Dr. Alier Marrero says New Brunswick is a pioneer in stroke care and is now leading the country when it comes to prevention and treatment of strokes.
"We changed the way we care for stroke," said Marrero.
- Banning trans fats in New York led to fewer heart attacks, strokes
- Common 'silent strokes' go undetected, raise concerns about dementia and full-blown strokes
- New emergency brain procedure saving stroke patients
"We established a province-wide tele-stroke system. We have 10 hospitals throughout the province that have this organized system. There is a neurologist on call available 365 days a year, 24 hours."
Marrero and his fellow neurologists can remotely use cameras to observe a patient, view blood test results, and offer treatment.
"We can even manipulate a camera to zoom in to see a patient's pupil," said Marrero.
The tele-health system and continuous on-call support came hand-in-hand with education and prevention campaigns.
The increased awareness of stroke symptoms among the public, and training paramedics to bring stroke victims to the nearest hospital with the tele-health resources, has decreased the time between a patient's stroke and their first treatment. Marrero says this drastically improves outcomes.
"Someone who comes in within the first hour of having a stroke, the chances of recovering fully is about 50%," said Marrero.
Stroke is leading cause of long-term disability in New Brunswick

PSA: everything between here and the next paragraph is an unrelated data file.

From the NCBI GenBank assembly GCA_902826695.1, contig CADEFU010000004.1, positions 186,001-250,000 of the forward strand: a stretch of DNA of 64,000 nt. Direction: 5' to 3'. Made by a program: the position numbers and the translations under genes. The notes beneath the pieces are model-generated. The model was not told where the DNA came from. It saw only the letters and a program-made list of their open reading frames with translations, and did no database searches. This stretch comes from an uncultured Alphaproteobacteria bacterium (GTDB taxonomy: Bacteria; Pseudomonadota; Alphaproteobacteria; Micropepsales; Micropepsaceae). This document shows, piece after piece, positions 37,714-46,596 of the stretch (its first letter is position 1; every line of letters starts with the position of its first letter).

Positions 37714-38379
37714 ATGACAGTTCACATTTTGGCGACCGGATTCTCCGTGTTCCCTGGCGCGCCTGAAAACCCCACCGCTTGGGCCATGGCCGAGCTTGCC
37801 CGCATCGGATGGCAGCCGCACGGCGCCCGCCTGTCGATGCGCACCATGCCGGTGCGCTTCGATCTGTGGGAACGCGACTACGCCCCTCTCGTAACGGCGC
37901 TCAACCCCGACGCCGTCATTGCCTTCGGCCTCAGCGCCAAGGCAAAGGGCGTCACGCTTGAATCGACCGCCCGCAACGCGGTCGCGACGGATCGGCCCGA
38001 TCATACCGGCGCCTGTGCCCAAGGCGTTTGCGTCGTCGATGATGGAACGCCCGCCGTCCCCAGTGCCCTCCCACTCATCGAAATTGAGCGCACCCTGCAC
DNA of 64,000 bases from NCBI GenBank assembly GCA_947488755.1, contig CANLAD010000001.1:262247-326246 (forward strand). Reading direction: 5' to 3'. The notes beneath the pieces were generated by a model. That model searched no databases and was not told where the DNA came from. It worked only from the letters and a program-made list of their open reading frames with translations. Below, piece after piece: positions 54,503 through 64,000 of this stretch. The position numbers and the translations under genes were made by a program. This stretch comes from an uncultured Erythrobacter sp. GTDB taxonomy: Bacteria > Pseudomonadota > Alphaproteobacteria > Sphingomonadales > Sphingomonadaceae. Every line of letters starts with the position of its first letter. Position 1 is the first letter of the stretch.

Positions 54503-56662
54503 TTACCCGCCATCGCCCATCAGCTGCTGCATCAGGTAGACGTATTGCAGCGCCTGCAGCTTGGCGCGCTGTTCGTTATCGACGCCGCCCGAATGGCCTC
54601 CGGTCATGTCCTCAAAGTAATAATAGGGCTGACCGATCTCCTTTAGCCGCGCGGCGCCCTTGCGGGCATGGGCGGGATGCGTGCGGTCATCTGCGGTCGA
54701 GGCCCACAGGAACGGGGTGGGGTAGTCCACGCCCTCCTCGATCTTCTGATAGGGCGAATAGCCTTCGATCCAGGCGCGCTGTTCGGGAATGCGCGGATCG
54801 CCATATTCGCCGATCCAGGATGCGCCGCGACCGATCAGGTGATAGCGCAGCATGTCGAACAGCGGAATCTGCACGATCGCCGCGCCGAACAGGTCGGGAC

Marrero says improving the outcomes for stroke victims is important for this province because stroke is the leading cause of long-term disability in New Brunswick.
There are several reasons for our province's high rate of stroke, including an aging population, and high rates of hypertension, obesity and diabetes.
"We've also identified there are some areas of our province that have genetic factors, founder effects we call them," said Marrero.
"These are populations that have been here a very long time, French, Scottish, Irish, that carried genes from Europe that would make you more likely to have a stroke, even among young people. So when you find these types of genes in a family, you can also work ahead on prevention. That's why we opened up clinics in places like Bathurst and Campbellton."
Success attracting researchers, doctors
Marrero says we don't have enough neurologists working in the province yet, but the work being done here is attracting the interest of other specialists.
"This is a wonderful place to be," said Marrero.
"Our program is so interesting, it includes teaching, it includes research, so we're attracting more people. Neurology, neuro-sciences as a whole, are in a moment where huge development is happening."
Marrero says the tele-health program, combined with a precision medicine program planned for Moncton, should bring several more neurologists to the province.
"We have become one of the best provinces in Canada in a short period of time," said Marrero.